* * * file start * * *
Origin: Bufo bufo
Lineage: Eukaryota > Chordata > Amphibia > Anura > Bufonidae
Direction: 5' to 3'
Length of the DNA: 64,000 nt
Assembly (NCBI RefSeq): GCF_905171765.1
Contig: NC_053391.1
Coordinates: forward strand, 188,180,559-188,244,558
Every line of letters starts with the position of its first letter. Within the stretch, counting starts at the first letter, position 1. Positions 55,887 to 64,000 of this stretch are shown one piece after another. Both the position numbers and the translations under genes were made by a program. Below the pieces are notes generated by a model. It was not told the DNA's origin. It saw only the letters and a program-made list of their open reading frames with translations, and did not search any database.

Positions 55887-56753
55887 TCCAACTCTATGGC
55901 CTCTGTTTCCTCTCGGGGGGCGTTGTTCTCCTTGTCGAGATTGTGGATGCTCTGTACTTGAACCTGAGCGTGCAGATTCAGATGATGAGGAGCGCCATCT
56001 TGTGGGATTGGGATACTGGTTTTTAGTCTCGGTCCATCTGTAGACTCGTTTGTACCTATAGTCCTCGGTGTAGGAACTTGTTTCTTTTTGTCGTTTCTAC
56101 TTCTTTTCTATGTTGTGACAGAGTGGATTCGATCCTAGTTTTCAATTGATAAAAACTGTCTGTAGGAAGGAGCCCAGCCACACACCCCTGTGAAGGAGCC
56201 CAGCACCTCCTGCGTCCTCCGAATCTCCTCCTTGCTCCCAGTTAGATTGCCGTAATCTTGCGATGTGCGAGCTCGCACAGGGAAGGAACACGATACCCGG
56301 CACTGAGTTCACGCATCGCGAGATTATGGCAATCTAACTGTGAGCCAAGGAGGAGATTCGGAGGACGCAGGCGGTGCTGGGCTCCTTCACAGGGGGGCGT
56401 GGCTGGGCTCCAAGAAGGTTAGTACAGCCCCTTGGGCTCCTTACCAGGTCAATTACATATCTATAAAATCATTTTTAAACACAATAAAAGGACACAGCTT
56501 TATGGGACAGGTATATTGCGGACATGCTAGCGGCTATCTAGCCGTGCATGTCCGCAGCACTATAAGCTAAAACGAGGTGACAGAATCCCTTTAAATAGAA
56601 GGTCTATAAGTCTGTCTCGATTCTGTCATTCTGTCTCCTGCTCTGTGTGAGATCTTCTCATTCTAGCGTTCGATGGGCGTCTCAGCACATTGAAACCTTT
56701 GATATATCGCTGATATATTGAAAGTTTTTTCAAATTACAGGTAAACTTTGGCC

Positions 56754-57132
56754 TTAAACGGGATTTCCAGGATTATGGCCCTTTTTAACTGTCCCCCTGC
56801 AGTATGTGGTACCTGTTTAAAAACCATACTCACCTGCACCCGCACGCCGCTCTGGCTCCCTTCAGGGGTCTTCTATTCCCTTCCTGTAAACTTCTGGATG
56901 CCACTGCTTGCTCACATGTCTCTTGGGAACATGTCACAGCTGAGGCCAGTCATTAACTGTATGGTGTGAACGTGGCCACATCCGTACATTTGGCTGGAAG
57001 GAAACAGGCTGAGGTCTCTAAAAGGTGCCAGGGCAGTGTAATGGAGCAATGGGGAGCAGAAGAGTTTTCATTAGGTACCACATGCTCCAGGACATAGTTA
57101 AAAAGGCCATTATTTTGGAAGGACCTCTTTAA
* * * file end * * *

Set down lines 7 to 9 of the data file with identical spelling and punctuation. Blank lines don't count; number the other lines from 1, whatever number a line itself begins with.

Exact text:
Coordinates: forward strand, 188,180,559-188,244,558
Every line of letters starts with the position of its first letter. Within the stretch, counting starts at the first letter, position 1. Positions 55,887 to 64,000 of this stretch are shown one piece after another. Both the position numbers and the translations under genes were made by a program. Below the pieces are notes generated by a model. It was not told the DNA's origin. It saw only the letters and a program-made list of their open reading frames with translations, and did not search any database.

Positions 55887-56753